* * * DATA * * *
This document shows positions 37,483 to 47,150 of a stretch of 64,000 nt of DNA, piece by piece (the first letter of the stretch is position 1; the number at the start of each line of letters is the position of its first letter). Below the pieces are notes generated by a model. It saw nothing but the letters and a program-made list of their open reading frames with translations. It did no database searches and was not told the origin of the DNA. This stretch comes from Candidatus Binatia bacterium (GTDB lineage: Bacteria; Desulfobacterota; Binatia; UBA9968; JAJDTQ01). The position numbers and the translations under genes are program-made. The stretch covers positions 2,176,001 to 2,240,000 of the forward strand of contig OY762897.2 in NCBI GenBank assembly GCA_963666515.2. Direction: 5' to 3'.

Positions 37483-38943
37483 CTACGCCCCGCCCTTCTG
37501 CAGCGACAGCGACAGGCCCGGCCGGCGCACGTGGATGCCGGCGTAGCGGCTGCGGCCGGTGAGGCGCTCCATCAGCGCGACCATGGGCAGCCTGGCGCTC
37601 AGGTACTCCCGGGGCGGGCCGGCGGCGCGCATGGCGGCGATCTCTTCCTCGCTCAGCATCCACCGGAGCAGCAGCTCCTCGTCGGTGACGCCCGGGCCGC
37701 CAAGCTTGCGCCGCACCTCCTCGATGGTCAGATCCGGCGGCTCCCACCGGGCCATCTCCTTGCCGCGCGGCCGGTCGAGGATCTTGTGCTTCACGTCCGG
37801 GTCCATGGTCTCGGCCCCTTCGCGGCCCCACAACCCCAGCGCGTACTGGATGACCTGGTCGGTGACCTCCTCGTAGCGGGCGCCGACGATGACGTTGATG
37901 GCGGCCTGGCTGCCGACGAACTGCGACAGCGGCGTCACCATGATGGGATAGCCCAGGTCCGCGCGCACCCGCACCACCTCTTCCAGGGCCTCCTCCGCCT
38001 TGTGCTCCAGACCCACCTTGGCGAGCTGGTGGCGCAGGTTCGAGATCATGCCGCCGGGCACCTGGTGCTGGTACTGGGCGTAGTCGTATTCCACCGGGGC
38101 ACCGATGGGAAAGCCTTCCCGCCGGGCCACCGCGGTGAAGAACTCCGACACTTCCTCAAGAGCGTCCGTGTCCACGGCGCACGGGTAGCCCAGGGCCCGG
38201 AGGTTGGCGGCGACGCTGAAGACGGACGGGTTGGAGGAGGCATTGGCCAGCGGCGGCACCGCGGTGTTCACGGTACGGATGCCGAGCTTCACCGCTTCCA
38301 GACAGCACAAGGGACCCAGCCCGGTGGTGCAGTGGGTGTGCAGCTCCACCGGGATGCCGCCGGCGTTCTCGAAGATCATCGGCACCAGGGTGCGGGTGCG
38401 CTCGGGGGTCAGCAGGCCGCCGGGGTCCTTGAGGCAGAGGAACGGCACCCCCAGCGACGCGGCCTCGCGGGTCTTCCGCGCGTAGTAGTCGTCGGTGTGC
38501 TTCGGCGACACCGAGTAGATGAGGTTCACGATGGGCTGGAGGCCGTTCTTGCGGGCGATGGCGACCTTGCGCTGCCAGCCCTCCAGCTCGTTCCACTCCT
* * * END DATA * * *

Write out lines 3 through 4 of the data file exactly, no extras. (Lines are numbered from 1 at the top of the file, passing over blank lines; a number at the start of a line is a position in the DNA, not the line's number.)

37483 CTACGCCCCGCCCTTCTG
37501 CAGCGACAGCGACAGGCCCGGCCGGCGCACGTGGATGCCGGCGTAGCGGCTGCGGCCGGTGAGGCGCTCCATCAGCGCGACCATGGGCAGCCTGGCGCTC